A Shelby Mustang by name, a supercar by any other measure.
Vegas is a city that embodies excess. Gold-plated hotels dot the skyline, neon signs illuminate the Strip, and a giant pyramid shoots a beam of light hundreds of feet into the air, for chrissake. Few cars exemplify that concept more than the new 2020 Ford Mustang Shelby GT500, the most powerful vehicle Ford has ever put on the road.
We traveled to Sin City, eager to put Ford's latest, arguably greatest pony car to work on the Las Vegas Motor Speedway road course, drag strip, and adjacent public roads. Obviously, the GT500's insane 760 horsepower figure is what draws us in. But its equally competent abilities on road, track, and drag strip, are what wowed us at the end of our drive.
Speed Over Subtly
The Shelby GT500’s designers took the term “subtle” and tossed it out of the 12th story window of Ford's Dearborn headquarters. This Mustang looks mean as hell, and we totally dig it. The gaping front fascia, flashy carbon fiber wing, and 20-inch wheels (both part of the optional Carbon Fiber Track pack), and Skittle-like exterior paint options scream “look at me” in the best way. But this excessive styling serves a purpose.
The Shelby's new gaping grille sucks up 50 percent more incoming air than the GT350, its front fascia openings having more than doubled in surface area. With the Carbon Fiber Track pack, the GT500 also produces more downforce than any Mustang before it (up to 550 pounds at 180 miles per hour), and with wider haunches and trim-specific 20-by-11-inch wheels, more lateral grip, too.
The GT500's supercharged 5.2-liter V8 essentially borrows the same block as the GT350. Though, it adopts a more traditional cross-plane layout rather than the GT350’s flat-plane setup; the GT500’s crankshaft yields 90 degrees of rotation versus its Shelby sibling’s 180 degrees. Additional reinforcement comes by way of things like extended bolts, which help the engine cope with the forces involved in producing 760 horsepower and 625 pound-feet of torque. That's a major improvement over the GT350's measly-by-comparison 526 horses and 429 lb-ft.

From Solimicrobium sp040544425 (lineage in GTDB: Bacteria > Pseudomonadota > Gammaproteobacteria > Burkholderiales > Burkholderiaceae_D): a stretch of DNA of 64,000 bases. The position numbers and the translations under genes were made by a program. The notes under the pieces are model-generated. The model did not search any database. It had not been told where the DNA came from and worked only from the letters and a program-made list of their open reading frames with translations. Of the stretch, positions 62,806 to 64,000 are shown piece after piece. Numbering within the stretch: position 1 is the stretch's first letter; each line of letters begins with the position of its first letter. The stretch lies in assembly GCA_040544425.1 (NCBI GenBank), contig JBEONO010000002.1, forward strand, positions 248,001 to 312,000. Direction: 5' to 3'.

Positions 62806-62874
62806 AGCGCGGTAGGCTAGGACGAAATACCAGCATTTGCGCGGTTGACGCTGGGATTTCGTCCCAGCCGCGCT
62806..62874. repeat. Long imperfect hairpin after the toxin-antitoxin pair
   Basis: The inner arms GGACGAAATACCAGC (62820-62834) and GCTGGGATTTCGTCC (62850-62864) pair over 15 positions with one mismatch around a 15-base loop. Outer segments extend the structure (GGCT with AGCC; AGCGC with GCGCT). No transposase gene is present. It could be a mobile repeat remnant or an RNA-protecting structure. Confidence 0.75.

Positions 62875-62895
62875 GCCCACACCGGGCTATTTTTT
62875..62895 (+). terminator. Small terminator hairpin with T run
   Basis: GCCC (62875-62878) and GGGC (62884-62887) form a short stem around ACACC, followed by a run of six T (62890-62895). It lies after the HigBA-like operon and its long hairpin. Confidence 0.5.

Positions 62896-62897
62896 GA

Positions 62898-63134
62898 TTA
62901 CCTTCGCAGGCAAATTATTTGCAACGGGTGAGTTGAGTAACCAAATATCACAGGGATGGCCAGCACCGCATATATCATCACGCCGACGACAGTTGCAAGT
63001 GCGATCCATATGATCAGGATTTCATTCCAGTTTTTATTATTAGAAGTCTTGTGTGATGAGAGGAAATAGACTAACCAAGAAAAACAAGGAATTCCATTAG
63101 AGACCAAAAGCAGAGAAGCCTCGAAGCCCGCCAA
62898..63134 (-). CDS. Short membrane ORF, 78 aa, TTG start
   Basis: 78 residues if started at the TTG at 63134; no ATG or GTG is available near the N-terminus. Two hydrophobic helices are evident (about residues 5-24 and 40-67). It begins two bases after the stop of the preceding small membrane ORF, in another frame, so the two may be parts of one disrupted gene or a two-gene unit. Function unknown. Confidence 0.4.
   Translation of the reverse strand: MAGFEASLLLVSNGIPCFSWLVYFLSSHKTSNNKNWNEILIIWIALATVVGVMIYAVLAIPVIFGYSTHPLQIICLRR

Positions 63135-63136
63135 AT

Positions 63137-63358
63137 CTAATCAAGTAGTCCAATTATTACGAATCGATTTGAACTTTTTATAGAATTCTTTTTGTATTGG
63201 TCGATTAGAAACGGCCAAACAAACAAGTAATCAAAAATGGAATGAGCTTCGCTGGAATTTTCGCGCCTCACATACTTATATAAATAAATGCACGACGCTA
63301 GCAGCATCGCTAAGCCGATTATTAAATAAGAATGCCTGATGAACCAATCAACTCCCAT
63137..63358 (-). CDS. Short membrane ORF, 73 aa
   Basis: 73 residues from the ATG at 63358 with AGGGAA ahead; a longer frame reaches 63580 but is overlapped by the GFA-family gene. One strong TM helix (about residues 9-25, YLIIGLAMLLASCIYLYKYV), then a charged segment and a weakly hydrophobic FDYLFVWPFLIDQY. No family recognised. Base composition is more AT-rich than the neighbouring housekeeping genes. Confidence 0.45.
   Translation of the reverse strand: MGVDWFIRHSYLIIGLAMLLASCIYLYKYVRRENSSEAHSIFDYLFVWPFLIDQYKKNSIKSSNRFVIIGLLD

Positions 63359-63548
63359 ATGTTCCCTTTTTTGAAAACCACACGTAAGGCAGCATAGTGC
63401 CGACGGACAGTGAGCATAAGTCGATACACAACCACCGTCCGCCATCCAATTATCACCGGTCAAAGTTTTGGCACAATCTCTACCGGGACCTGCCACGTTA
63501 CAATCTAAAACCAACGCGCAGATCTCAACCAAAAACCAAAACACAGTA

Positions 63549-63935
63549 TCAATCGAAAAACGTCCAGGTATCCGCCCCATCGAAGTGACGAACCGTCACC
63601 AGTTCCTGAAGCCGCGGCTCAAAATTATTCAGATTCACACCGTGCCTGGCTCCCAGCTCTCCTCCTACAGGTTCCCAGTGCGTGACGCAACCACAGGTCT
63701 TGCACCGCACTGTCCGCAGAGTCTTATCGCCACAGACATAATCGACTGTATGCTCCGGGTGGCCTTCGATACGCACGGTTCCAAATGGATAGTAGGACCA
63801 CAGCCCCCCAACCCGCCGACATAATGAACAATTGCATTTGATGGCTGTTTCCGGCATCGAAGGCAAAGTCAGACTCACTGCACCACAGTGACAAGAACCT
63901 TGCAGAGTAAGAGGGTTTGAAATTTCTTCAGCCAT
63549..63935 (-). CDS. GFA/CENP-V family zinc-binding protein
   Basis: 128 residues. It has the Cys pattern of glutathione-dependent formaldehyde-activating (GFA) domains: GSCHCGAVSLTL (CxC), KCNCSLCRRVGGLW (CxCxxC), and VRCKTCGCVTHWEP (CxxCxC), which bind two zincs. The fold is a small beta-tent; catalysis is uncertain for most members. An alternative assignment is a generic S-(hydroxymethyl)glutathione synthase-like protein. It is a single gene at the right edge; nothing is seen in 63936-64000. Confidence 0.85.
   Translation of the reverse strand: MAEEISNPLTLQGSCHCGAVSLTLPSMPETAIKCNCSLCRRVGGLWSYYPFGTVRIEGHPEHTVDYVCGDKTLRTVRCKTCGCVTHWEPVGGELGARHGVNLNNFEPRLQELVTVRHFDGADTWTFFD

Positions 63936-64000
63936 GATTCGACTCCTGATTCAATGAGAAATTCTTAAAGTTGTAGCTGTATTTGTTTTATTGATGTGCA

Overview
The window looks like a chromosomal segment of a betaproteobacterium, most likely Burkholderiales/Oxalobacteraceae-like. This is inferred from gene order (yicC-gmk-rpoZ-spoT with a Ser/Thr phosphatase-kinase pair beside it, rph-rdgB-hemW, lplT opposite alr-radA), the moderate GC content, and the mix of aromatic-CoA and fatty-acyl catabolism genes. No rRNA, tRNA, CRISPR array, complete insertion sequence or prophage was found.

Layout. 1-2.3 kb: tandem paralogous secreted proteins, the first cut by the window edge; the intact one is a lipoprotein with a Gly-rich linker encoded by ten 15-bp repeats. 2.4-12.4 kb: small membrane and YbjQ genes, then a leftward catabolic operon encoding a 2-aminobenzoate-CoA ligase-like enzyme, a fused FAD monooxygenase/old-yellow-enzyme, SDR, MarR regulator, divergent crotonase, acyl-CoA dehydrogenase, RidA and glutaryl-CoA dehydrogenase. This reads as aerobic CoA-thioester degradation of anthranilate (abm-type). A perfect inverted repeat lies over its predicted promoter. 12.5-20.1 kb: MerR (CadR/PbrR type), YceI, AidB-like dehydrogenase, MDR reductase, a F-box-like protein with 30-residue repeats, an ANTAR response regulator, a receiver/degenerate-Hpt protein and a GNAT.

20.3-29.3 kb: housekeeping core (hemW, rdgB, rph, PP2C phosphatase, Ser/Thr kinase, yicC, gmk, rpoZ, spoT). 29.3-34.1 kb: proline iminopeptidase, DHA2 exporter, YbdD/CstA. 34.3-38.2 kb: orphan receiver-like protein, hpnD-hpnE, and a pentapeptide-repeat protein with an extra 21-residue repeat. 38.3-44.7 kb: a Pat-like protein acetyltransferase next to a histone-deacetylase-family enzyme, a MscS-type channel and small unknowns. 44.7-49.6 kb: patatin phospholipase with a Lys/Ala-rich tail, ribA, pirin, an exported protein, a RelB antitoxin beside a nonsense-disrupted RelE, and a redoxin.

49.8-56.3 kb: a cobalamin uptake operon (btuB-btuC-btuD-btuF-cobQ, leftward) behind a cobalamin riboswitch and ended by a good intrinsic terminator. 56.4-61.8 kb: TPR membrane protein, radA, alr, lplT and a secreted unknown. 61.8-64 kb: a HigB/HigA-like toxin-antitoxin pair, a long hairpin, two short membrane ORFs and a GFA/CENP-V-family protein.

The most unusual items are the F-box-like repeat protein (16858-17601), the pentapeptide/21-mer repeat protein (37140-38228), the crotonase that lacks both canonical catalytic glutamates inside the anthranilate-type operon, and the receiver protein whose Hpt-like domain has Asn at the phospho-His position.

Civil In The Streets
Ford's pre-determined drive route up Mount Charleston near Las Vegas makes the perfect public proving ground for this Shelby GT500 test. At least, in theory. We briefly hustle the pony car through a handful of uphill switchbacks and fast straights, impressed by its flat cornering abilities and intoxicating straight-line acceleration, before local police politely puts a stop to our shenanigans.
It's no surprise that our eye-searing Twister Orange, carbon-fiber-draped Mustang draws the attention of a Clark County Sheriff's officer in a Ford Explorer Police Interceptor (brother, why hast thou forsaken me?) who suggests we “save it for the track.” Point taken. Knowing that Las Vegas Speedway waits for us in the wings anyway, our focus instead shifts to the car's everyday usability.